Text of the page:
The Ewing Theory in Cricket


**This article has been cross-posted at The Big Tip**

Back in 1998 or thereabout, when ESPN, The worldwide leader in sports, was launching its website, it recruited sports writers and bloggers to enrich the website’s content. While doing so, it secured the services of a sports blogger Bill Simmons who called himself “The Boston Sports Guy“. Bill (or the sportsguy as he is known now) wrote and interpreted the sports scene in an overwhelmingly Boston sports fan point of view. I have been a big fan of his writing and to this day, still read his columns on ESPN.

He had many running features in his columns, such as “The Reggie Cleveland All Stars” (For athletes with black sounding names but are actually white), “Diane Lane All Stars” (For ladies who seem to get hotter as they get older, named for the Hollywood Actress Diane Lane), Tyson Zone (Nothing a person does, no matter how outrageous it is, does not surpise you!) etc. He also had a hypothesized many theories including the one he calls as, and my favorite, “The Ewing Theory“.

The Ewing theory is named after the former NCAA Basketball great (from Georgetown University) and New York Knicks superstar, Patrick Ewing – voted as one of the 50 greatest basketball player of all time. The theory was proposed by Simmons, with help from one of his friends, because in their observations, Ewing’s teams (both at Georgetown University and New York Knicks) “inexplicably played better when Ewing was either injured or missing extended stretches because of foul trouble.” This theory, was proved beyond doubt (in their minds, anyway) when, during the 1999 NBA playoffs, Ewing went down with an injury and the Knicks made it all the way to the NBA finals.

Recently, I was in the Georgetown university area, which reminded me of Patrick Ewing and the Ewing Theory. That’s when it struck me the Ewing Theory potential of Sachin Tendulkar to Indian cricket team. Come to think of it, he is a very appropriate candidate for the Ewing Theory. He has long played and served Indian cricket with great distinction for the last 20 years, but the team has not won the big prize – The World Cup. He has been the member of the Indian team for the 1992, 1996, 1999, 2003 and 2007 world cup tournaments, but the best finish was the “runner up” in 2003 and semifinals in 1996.

The Indian team, won the inagural version of the Twenty20 World cup that took place in South Arica in 2007. And you guessed it – Sachin Tendulkar was not part of that squad. If this were to be true, then, the Indian team does not stand a chance in the 2011 World cup. It is generally assumed by fans of Indian cricket that Tendulkar will retire from the ODI format after the 2011 World cup and continue playing the tradiotnal format of the game, Test matches. He already has retired from Twenty20 Internationals in 2007 and only plays T20 for his IPL franchise – Mumbai Indians. It is interesting to note here that the Mumbai Indians have not won the IPL either in their 3 years of existence, with Sachin in the side. The plot thickens, doesn’t it? They romped through the league stage of the third edition of the IPL tournament in 2010 as the best team in the league, only to lose to the Chennai Super Kings in the finals.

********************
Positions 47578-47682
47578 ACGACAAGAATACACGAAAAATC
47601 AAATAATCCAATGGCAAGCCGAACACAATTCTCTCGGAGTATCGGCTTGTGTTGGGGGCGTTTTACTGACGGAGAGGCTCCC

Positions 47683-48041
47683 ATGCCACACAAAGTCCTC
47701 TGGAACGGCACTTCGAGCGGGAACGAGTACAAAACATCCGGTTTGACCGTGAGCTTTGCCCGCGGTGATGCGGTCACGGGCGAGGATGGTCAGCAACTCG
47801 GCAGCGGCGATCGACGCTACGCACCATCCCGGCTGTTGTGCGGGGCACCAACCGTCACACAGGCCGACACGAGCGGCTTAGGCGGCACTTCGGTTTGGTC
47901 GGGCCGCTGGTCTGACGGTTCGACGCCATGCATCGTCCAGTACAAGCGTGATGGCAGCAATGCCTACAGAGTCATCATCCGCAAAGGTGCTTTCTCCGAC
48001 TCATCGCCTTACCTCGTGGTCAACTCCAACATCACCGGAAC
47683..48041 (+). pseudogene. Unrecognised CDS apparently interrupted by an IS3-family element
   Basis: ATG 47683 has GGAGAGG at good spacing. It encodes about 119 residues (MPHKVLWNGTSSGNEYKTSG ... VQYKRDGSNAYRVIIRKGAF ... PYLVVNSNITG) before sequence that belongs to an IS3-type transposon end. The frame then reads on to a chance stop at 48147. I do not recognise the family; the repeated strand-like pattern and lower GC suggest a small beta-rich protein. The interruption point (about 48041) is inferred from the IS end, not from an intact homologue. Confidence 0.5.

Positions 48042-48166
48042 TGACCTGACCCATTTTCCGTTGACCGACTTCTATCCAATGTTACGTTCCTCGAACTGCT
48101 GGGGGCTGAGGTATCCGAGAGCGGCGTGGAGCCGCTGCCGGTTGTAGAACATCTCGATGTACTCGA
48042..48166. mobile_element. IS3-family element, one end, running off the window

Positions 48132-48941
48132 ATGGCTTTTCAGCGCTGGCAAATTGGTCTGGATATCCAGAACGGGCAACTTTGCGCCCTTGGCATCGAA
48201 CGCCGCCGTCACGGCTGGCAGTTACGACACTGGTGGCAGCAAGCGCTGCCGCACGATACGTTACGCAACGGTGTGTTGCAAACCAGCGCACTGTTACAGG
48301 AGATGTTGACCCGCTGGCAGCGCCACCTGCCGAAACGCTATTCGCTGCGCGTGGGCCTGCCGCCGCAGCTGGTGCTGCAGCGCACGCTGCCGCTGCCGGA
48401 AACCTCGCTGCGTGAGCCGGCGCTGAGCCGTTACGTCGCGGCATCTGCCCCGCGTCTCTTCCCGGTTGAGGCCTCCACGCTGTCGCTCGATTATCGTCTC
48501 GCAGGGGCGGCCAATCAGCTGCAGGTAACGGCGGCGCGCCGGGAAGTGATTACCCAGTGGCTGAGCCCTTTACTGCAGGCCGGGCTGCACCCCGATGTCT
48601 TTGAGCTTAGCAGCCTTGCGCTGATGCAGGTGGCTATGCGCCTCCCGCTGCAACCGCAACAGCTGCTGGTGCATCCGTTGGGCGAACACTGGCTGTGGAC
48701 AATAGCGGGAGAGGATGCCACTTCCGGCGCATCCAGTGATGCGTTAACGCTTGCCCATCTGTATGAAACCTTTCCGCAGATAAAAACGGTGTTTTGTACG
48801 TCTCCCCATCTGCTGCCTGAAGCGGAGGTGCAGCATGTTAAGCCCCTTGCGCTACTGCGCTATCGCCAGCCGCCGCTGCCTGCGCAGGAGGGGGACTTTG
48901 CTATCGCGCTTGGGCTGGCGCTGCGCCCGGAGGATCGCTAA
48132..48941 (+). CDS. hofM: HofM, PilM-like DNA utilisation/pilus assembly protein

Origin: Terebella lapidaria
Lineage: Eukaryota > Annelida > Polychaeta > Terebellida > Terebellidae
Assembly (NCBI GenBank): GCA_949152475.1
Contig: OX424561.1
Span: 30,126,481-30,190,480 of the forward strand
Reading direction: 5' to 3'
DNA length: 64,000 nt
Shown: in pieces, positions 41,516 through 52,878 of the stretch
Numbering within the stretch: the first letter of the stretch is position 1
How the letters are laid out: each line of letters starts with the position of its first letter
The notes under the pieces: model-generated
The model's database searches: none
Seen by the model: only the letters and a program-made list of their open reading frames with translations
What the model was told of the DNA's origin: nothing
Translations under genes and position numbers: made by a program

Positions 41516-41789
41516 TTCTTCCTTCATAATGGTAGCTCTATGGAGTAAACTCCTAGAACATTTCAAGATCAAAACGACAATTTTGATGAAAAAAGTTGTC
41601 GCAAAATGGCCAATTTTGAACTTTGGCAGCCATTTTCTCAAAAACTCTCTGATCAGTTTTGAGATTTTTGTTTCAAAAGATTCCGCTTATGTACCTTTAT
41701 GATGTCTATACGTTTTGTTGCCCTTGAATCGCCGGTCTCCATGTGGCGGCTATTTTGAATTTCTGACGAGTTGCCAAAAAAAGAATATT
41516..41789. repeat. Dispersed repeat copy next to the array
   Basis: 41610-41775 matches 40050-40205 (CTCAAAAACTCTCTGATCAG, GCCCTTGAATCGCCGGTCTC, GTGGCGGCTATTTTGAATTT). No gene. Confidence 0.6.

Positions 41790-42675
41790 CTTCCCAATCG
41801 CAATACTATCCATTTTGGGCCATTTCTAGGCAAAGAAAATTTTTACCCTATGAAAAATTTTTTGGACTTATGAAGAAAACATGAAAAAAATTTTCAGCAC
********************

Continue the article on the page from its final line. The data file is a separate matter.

If you think I am not a Tendulkar fan and I am blaspheming the GOD, please hold your horses! I want to let you know that I am one of the staunchest supporters of the man. I have thorughly enjoyed every single moment of his cricketing career donning India colors in the last 20 years but sometimes, things are not just meant to be. Tendulkar is also fighting another statistic, when he is trying to win the world cup next year (jointly hosted by India, Sri Lanka and Bangladesh). No host team has ever won the event starting from 1975. (I shall call this deduction, The Host HexTM.)

The first three editions (1975, 1979, 1983) of the world cup were held in England (England bore the brunt of the host jinx and finally seem to have broken the hex by winning something of note this year). In 1992, Australia and New Zealand hosted the WC tournament. Australia did not even make the semifinals. New Zealand crushed their opponents with innovative approach to the game and redifining the way an ODI match was approached, only to lose a Pakistan team that huffing ad puffing its way through the tournament. In 1996, when the WC was jointly hosted in the Indian subcontinent, the hosts didn’t win either. (Before you jump on me saying Sri Lanka won the WC in 1996, note that the semifinals and finals were held in India and Pakistan, respectively, So there.) Similarly, the hosts did not win in 1999 (England), 2003 (South Africa) and in 2007 ( West Indies).

So here is your Big Tip: If you are betting person, Do not put your money on India to win the world cup in 2011. The evidence is overwhelmingly against India – The Ewing Theory and The Host HexTM. It would also serve you better if you do not put your money on Sri Lanka and Bangladesh, not that Bangladesh had any chance to win the WC to begin with! (Thanks for making me see the light, Bill.)

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5 responses to “The Ewing Theory in Cricket

  1. Pingback: Tweets that mention The Ewing Theory in Cricket « The Cricket Couch -- Topsy.com

  2. Idiot theory suggest you are the biggest moron in this planet. India can’t win WC 2011 for plenty of reasons

  3. I full agree with Ewing theory applicable to Sachin in Cricket…….I have been saying this for years.

    RG

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